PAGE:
I hadn’t tasted Graft’s portfolio since before Covid and it was nice to reacquaint myself with a few of their wines. The first wine, however, is currently on its way to the UK and I mention it because I was seriously impressed. Dorper Chenin Blanc 2020 is from Stellenbosch in South Africa. Reg Holder is the winemaker. It’s a barrel-fermented example full of exotic passion fruit and peach on the nose, with a quince-like dry finish. Plenty of acids to balance the oak. Potential to age.

Koerner Clare Valley Pigato 2021 is a perennial favourite on top form. It’s from Koerner’s Gulleyville Vineyard in Watervale, off Terra Rossa soils, with destemmed, whole berry fermentation. It rests on lees for seven days and then has just seven months in stainless steel before bottling. It’s a fresh Vermentino, the bouquet showing orchard fruits, spice and floral notes, fine-boned but juicy fruit refreshing the palate.

Clos Cibonne Tibouren 2020 is the latest release of this Provençal classic, a wine which ranks among the finest Rosés of a region more soaked in mediocrity than most. Very pale, salmon pink, delicate yet with an intensity of old vine flavour, proving that the Tibouren grape is indeed a lost classic.

Vinteloper Shiraz 2019, Adelaide Hills is, as with all the wines made by this Adelaide Hills producer, a modern wine in the best sense. If you cast your mind back to the Australian bush fires of late 2019 (I was there at the time, up in NSW), you may remember that Vinteloper suffered terribly and this lovely red is going to be the last wine made from their own fruit for some years. All I will say is buy it and support this fabulous producer. Maturation was in large French oak for 15 months, then six more in bottle before release. Drink or keep up to a decade.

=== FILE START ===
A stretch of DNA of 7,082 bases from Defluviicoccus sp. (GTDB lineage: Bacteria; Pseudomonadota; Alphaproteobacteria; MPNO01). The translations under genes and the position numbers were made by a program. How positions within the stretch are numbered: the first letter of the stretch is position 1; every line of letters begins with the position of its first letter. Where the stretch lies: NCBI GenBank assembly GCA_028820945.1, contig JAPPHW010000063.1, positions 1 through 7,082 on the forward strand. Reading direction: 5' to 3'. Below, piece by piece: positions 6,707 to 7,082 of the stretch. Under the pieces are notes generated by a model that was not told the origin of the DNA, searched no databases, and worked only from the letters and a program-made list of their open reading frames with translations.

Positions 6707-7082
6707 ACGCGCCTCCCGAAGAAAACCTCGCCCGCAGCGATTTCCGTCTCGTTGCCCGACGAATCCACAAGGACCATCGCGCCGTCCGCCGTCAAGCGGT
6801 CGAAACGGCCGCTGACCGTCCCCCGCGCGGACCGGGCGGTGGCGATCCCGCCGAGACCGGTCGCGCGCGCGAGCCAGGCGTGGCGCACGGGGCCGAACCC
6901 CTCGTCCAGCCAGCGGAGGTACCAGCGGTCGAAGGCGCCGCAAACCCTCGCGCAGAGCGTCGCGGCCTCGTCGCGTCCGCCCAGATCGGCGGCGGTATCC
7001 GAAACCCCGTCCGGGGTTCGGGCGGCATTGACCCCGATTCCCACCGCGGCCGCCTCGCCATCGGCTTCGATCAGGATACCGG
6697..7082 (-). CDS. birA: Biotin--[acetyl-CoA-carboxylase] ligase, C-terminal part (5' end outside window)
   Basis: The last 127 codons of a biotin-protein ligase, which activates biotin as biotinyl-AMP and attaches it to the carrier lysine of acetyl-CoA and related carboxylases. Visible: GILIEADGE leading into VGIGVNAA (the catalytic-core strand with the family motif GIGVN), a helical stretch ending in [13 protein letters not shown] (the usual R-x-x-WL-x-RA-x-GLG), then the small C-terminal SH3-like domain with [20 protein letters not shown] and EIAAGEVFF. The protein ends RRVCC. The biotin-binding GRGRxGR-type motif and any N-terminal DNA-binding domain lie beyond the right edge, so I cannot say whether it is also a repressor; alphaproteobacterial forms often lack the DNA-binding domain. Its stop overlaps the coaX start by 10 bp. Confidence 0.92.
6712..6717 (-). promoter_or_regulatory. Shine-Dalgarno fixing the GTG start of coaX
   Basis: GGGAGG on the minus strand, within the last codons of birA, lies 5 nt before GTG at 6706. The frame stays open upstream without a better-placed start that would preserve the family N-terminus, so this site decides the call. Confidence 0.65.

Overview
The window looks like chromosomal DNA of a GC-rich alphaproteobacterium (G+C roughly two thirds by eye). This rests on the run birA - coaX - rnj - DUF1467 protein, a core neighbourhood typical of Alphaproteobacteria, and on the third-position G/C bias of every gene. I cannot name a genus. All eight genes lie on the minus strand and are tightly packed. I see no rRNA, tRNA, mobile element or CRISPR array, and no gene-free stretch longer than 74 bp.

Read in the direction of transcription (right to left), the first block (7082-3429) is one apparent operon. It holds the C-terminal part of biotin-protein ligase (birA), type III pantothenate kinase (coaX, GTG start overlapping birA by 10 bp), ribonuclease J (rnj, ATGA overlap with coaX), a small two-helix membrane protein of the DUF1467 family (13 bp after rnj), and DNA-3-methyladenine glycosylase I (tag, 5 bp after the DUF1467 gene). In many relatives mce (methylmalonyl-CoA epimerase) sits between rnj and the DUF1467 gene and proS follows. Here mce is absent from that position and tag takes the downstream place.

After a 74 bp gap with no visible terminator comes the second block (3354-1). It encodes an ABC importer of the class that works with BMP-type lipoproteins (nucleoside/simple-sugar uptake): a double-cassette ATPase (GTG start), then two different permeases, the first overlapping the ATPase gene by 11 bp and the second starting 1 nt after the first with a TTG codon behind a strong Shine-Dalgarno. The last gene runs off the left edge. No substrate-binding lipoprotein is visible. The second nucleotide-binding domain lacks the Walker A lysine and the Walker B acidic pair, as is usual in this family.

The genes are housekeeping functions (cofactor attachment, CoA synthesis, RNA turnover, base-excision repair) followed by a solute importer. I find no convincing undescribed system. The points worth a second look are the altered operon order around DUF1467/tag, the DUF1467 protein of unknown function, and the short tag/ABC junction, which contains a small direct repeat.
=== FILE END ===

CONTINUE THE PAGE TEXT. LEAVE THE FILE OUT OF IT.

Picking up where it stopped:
Alliance Riceys (Champagne)

The three hamlets in the very south of the Champagne Region, almost hugging the border with Chablis, which make up Les Riceys are now much better known than they were when I began to get to know its wines back in the late 1980s. Always a source of Pinot Noir for the large Champagne Houses up north, it was best known for an amazing still rosé which, with age, became one of the most hauntingly ethereal examples of Pinot Noir in France.

Today Les Riceys is full of small grower-producers and two of them, Champagne Péhu-Guiardel and Champagne Arnaud Tabourin, have joined together to seek a UK agent. They are typical of Champagne’s less high-profile growers, many of whom make good, interesting, wines, often less expensive than the more high-profile names we all know, but who we may never encounter, even in France.

I tried two wines from each. The Péhu-Guiardel Blanc de Blancs comes from a 2019 base, has 20 months on lees and a 6g/l dosage. It’s 100% Chardonnay farmed under “Exploitation de Haute Valeur Environmentale” accreditation. They make a Rosé which is blended with 18% still red Pinot Noir. I enjoyed the typicity of the BdeB, which was very obviously Chardonnay. Here, with the pink, I liked the fact that they have made something a little different. The dosage is not excessive but it isn’t totally bone dry like a Brut Zero.